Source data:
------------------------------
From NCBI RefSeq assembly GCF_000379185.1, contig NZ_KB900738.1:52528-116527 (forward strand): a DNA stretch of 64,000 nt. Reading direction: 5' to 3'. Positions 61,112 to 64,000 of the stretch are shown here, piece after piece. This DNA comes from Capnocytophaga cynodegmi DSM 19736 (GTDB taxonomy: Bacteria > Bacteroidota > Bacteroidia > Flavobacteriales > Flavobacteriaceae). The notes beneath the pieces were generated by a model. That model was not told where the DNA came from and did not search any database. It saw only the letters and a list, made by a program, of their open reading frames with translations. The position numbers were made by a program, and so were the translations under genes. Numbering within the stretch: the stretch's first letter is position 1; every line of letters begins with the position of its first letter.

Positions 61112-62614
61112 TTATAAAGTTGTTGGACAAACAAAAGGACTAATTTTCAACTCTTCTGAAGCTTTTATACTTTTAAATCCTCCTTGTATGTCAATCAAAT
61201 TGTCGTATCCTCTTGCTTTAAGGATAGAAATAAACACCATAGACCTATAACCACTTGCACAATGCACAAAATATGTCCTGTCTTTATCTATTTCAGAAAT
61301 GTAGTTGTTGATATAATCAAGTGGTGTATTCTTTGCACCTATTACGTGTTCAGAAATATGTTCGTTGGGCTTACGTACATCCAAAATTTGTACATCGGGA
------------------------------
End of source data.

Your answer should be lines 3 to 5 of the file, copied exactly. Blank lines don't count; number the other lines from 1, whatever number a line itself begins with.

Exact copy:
61112 TTATAAAGTTGTTGGACAAACAAAAGGACTAATTTTCAACTCTTCTGAAGCTTTTATACTTTTAAATCCTCCTTGTATGTCAATCAAAT
61201 TGTCGTATCCTCTTGCTTTAAGGATAGAAATAAACACCATAGACCTATAACCACTTGCACAATGCACAAAATATGTCCTGTCTTTATCTATTTCAGAAAT
61301 GTAGTTGTTGATATAATCAAGTGGTGTATTCTTTGCACCTATTACGTGTTCAGAAATATGTTCGTTGGGCTTACGTACATCCAAAATTTGTACATCGGGA